Hawk attacks causing havoc in San Antonio neighborhood
Red-shouldered hawks protecting nest attacking residents on NE Side
SAN ANTONIO – In a quiet community on the city's Northeast Side, residents are having to protect themselves during the day from the reoccurring swoops of hawks in the neighborhood.
Since March, many in the Oakwell Farms neighborhood have had to learn to adapt with a family of red-shouldered hawks that has claimed a large oak tree as its nesting site.
Residents were forced to learn new tactics while walking to the mailbox, which stands less than 50 feet away from the nest.
Rowan Altgete and Janet Penley, who have lived across the street from one another for about 10 years, said they have both been attacked.
"I went to get my mail ... and then I see (the hawk) up in the tree and then all of sudden, (the hawk) comes at me," Penley said.
KSAT anchor Ursula Pari, who lives on the same street as Penley and Altgete, said her daughter and husband have also been attacked by the two hawks.
While Penley was lucky enough to escape the attack, Pari said her neighbor was not so lucky. He was scratched on the face by one of the hawks while walking out to his front yard, which is near the nest and oak tree.
Algete said a hawk scratched him on the top of his head -- drawing a little bit of blood.
"I don't think (the hawks) mean any real harm, other than to say, 'Stay away from my nest and my babies,'" Algete said. "If you got too close to that nest, they expressed their displeasure."
Algete said during the building of the nest, the hawks were fairly quiet -- until recently when people began to notice their aggressiveness.
The nest, which was once home to three eyas (young hawks), has since been knocked down that some residents suspect was due to the recent storms. Nest or not, the parents are still hovering and watching over their young in the area.
Jessica Alderson, an urban biologist with Texas Parks & Wildlife, talked with KSAT.com and shared some insight on what might be happening in the Oakwell Farms community, and possibly other areas across town.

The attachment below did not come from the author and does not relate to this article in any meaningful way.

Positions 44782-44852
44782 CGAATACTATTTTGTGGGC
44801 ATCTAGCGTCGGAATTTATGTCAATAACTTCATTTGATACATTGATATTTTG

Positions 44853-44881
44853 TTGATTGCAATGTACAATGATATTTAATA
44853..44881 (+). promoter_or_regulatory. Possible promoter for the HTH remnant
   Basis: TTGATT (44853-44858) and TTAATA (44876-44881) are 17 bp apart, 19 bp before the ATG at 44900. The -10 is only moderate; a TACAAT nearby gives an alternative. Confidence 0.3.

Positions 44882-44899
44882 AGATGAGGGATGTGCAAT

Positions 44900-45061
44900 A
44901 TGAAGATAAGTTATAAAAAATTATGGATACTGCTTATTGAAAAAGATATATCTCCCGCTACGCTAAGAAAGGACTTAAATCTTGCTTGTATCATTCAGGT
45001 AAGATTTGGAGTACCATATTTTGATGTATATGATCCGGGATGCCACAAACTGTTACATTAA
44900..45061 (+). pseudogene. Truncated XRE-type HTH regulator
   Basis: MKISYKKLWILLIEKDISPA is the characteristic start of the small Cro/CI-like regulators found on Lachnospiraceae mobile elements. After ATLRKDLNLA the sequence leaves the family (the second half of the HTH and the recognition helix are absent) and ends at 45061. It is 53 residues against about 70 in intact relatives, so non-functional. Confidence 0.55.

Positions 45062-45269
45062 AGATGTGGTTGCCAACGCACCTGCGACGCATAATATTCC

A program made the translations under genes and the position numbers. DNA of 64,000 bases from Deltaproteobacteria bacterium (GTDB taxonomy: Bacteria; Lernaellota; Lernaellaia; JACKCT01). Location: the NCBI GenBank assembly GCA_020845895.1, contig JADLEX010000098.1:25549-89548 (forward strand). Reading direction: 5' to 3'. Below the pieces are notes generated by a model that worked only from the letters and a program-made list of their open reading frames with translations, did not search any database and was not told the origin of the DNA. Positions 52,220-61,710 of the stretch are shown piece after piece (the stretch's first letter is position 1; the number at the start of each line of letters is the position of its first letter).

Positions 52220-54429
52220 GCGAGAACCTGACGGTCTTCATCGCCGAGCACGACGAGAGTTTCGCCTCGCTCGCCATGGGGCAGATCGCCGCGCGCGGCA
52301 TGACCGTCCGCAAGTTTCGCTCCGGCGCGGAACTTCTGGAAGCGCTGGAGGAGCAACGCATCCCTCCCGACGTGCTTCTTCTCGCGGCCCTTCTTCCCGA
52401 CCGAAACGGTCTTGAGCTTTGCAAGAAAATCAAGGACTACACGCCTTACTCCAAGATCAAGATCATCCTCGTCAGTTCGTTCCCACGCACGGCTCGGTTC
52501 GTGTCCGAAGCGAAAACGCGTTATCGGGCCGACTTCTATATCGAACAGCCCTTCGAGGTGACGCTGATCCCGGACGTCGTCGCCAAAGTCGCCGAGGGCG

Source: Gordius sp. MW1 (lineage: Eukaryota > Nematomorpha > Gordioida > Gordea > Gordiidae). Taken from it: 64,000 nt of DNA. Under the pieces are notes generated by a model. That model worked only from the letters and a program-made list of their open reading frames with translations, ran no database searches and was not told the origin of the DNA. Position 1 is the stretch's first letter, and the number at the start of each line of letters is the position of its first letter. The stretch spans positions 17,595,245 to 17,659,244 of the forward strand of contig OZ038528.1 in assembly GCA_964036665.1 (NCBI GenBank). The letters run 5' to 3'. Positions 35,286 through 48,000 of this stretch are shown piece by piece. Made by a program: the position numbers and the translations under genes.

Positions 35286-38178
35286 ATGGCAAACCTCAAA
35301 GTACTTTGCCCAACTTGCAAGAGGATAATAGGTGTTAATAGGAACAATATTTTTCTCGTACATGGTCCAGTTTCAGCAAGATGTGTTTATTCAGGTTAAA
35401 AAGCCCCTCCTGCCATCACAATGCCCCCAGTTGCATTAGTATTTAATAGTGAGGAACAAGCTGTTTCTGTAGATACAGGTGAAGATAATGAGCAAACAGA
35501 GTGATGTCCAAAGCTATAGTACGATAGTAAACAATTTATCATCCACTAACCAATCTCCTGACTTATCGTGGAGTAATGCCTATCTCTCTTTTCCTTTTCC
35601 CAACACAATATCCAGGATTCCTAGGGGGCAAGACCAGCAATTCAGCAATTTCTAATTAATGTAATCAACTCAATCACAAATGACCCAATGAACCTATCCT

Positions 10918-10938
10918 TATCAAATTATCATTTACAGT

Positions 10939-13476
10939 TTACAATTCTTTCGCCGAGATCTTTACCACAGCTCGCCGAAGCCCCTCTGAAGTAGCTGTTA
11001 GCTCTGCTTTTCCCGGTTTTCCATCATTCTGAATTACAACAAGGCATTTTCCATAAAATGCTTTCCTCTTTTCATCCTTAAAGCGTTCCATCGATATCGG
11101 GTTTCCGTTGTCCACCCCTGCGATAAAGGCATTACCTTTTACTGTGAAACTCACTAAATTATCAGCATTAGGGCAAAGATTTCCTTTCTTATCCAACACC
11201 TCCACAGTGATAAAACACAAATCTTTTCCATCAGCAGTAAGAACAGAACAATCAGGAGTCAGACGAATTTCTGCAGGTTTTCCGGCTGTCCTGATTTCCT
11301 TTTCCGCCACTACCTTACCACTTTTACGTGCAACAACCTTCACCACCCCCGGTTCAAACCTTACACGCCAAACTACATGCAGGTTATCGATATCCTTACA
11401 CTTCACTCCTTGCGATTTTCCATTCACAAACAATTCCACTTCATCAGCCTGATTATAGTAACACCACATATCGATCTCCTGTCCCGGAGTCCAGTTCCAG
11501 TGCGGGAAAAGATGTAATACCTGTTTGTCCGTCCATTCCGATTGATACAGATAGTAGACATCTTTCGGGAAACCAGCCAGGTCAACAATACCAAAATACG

"This is springtime, so that is when everyone's babies are being born as far as wildlife goes," Alderson said.
While it may seem like a headache, Alderson said community members should not take matters into their own hands and disturb the nest.
"(The hawks) are protected by the Migratory Bird Treaty Act, a federal protection. It actually protects all birds, with the exception of pigeons, house sparrows and European starlings," Alderson said.
TPWD's chapter 64 mimics the federal act, providing protection for nongame birds in Texas.
"That prohibits the public from removing nests, removing eggs, capturing any of these types of bird and doing anything to impact their nesting activities," she said.
The best course of action, Alderson recommends, is for people to carry an umbrella and/or wear a hat to avoid being attacked by any birds trying to protect its nest.
A silver lining to having predatory birds in any neighborhood is they "keep the rat population down and are important to the ecology of our creeks and rivers," Alderson said.
For residents in the Oakwell Farms community, Alderson said hawks generally only behave aggressively right before their babies leave the nest and for the time it takes for them to learn to fly, which can range anywhere from one to two weeks.
Anyone who might have issues being attacked by birds can reach Texas Parks & Wildlife at 210-688-6444 with their questions or concerns.
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